December 28, 2012
End Of The Road For Picasa?
Google may have inadvertently hinted at an end-of-life for its desktop photo editing suite Picasa.
When signing up for additional storage with Google Drive, a subtle change details that one’s allotted storage space is no longer shared between Drive and Picasa, replacing the latter with Google+ Photos (see the attached screenshot).
It may not be long before Google cuts Picasa loose or open sources it. The software has not received any substantial updates in a long while. As additional evidence, the Picasa 3.9 release notes page has a dead link. Another page which features some release notes stops at version 3.6.
One major indicator of the shifting priorities is in Google’s purchase of Nik Software, which makes the excellent desktop and mobile photo editing app Snapseed. It was lauded as a 2011 app of the year on the iPad and has garnered equal praise with versions for iOS and the Mac. Google recently made Snapseed free for iOS and introduced a version for Android.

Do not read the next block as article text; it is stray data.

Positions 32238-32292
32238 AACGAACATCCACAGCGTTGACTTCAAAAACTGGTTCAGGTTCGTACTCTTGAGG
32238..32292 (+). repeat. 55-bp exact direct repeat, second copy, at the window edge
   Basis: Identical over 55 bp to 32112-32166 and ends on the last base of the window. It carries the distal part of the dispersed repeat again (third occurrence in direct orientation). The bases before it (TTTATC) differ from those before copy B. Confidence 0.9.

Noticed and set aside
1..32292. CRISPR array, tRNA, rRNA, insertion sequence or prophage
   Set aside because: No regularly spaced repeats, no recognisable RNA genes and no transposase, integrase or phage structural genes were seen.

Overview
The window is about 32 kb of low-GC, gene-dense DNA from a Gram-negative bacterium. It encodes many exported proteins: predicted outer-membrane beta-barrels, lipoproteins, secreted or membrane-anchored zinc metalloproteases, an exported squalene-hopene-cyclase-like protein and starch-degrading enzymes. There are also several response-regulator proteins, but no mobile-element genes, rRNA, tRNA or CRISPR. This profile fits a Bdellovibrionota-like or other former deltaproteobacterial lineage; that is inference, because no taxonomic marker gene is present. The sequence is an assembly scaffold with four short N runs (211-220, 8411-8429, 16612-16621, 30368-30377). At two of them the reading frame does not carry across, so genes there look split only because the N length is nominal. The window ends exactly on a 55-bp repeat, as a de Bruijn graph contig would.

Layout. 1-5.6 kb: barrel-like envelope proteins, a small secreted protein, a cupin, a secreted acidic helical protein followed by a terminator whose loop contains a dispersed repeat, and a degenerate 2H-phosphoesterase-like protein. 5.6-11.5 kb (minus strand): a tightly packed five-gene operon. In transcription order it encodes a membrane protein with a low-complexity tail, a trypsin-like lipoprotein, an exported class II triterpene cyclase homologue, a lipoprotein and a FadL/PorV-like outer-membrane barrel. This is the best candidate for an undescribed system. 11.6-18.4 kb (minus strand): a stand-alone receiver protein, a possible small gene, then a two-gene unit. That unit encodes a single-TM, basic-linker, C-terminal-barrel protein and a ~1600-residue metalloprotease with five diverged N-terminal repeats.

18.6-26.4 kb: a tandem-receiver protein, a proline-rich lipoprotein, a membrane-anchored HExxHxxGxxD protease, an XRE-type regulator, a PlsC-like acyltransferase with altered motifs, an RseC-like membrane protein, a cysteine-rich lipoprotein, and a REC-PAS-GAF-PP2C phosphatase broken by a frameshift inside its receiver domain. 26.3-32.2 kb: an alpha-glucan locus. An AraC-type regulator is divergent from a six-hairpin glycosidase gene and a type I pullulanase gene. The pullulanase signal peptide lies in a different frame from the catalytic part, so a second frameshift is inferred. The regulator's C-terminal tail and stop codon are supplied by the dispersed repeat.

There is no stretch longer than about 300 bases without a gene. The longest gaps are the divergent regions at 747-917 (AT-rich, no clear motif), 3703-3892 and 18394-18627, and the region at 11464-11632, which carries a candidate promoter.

In the interim Google’s photo services are a disconnected mess. One can store images in Picasa, which will sync albums with Picasa Web Albums and the Android Gallery app. It makes for a Photo Stream-type of experience without the messiness of dealing with iPhoto.
However, the integration isn’t as neat if you keep all images in Google Drive. While they are accessible from the app, they don’t get the grid-like display found in the Gallery. If you choose to have Google+ automatically upload all the photos taken with your Android camera, this will add them to a folder in the Gallery, which is very convenient for scanning through previous images.
Additionally, Google is continuing to push its users to integrate products with Google+. While this forced integration has been sloppy in some areas (such as contacts on Android) the overall vision is beginning to come to fruition. One can rather easily find recent images and with little effort share them on Google+.
According to the Pew Internet and American Life Project, 46 percent of Internet users post original photos online. Given the increased emphasis social networks are placing on photos (Facebook buying Instagram, Twitter enabling image filters), Google is looking to create a superior image-sharing and editing experience. By tightening up much of its photo service integration it has the potential to do so.
Image credit: Google Drive